Ticking time bomb: In the Marshall Islands, a containment structure that holds more than 3.1 million cubic feet of radioactive waste left over from the United States’ Cold War-era nuclear tests is threatened by rising seas and other effects of climate change. As Susanne Rust writes for the Los Angeles Times, the U.S. government is denying responsibility for the structure and the lethal contaminants within. “I’m like, how can it be ours?” Hilda Heine, the president of the Republic of the Marshall Islands, told the Times. “We don’t want it. We didn’t build it. The garbage inside is not ours. It’s theirs.” By denying responsibility, the U.S. government continues a legacy of misinformation and maltreatment of the Marshall Islands and its residents, according to the Times. Its review of relevant documents showed that the U.S. government lied by omission about the contents of the Runit Dome—the “Tomb” in local parlance—before the two countries signed an agreement in 1986 releasing the U.S. from liability, and didn’t acknowledge using the area to test biological weapons as well as nuclear ones. Additional historical records reviewed by the Times reveal how U.S. officials, in studying the effects of radiation on Marshall Island residents, used them as guinea pigs: “Data of this type has never been available,” an official of the U.S Atomic Energy Commission stated at a meeting in 1956. “While it is true that these people do not live the way that Westerners do, civilized people, it is nonetheless also true that they are more like us than the mice.”
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A culprit in vaping outbreak: The Centers for Disease Control and Prevention has identified vitamin E acetate as a “very strong candidate” in more than 2,000 illnesses and 40 deaths linked mainly to vaping of THC, the substance in marijuana that produces a high, Denise Grady reports for The New York Times. “For the first time, we have detected a potential toxin of concern, vitamin E acetate, from biological samples from patients,” said Dr. Anne Schuchat, the agency’s principal deputy director. The sticky substance was found in the lungs of 29 different patients, including two who had died. The patients lived in 10 different states, leading officials to conclude that the outbreak involves more than one supplier. They also cautioned that other additives in vaping products could cause respiratory problems. Vitamin E oil was first identified as a possible culprit in September, but Mayo Clinic researchers contradicted those reports in early October, after they examined lung tissue samples and did not detect the oil.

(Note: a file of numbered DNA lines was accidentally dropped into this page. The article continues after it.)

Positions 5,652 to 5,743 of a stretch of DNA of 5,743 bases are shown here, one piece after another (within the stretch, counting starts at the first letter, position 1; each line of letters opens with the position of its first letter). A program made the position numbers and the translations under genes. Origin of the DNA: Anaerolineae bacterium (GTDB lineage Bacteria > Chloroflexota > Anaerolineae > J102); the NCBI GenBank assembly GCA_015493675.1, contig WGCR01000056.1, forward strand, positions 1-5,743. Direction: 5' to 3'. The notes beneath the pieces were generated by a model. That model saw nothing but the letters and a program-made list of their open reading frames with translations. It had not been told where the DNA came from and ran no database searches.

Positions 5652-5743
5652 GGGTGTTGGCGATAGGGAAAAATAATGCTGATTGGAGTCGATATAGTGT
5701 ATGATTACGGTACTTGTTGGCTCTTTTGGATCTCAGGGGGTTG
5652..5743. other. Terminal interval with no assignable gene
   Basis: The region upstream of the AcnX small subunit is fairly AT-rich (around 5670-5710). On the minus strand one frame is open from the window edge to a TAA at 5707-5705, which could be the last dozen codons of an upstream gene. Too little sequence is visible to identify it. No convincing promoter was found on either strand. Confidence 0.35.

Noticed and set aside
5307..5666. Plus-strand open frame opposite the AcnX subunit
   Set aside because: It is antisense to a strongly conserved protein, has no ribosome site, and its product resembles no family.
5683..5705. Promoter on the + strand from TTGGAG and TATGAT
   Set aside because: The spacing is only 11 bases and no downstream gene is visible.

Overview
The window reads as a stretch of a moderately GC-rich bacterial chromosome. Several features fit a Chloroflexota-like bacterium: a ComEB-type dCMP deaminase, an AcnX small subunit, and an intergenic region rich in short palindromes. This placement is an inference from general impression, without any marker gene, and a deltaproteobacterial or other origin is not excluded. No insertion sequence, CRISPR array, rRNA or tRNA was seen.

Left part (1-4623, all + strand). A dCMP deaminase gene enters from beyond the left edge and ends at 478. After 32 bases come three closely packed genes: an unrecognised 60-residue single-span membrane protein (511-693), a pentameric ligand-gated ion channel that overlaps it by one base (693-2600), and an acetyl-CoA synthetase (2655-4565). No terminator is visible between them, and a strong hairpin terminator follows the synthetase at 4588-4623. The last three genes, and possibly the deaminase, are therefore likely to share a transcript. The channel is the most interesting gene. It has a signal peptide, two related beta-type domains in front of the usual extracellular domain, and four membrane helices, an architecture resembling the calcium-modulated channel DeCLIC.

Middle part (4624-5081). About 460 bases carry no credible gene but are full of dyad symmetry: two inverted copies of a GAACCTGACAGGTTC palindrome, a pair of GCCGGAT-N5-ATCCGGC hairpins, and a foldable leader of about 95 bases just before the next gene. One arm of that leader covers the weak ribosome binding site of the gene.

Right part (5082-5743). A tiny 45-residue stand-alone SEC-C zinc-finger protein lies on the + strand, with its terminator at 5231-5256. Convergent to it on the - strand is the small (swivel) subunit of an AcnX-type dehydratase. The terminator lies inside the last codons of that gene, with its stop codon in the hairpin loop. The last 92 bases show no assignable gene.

- Also: An estimated 5.3 million high school and middle schools students use e-cigarettes, up from an estimated 3.6 million last year, with Juul being by far the most popular brand, according to new research that also found that mint is the preferred flavor. In response to that news and ensuing public pressure, Juul announced that it would discontinue selling mint-flavored pods. “These results are unacceptable and that is why we must reset the vapor category in the U.S. and earn the trust of society by working cooperatively with regulators, Attorneys General, public health officials, and other stakeholders to combat underage use,” Juul CEO K.C. Crosthwaite said in a statement.— Voters in San Francisco have upheld a ban on sales of e-cigarettes, making it the first major city to prohibit all e-cigarette sales, Forbes reports. The ban is a major blow to Juul, which is based in San Francisco, and which spent $15.7 million on an opposition campaign before giving up the effort in September. The ban takes effect in January.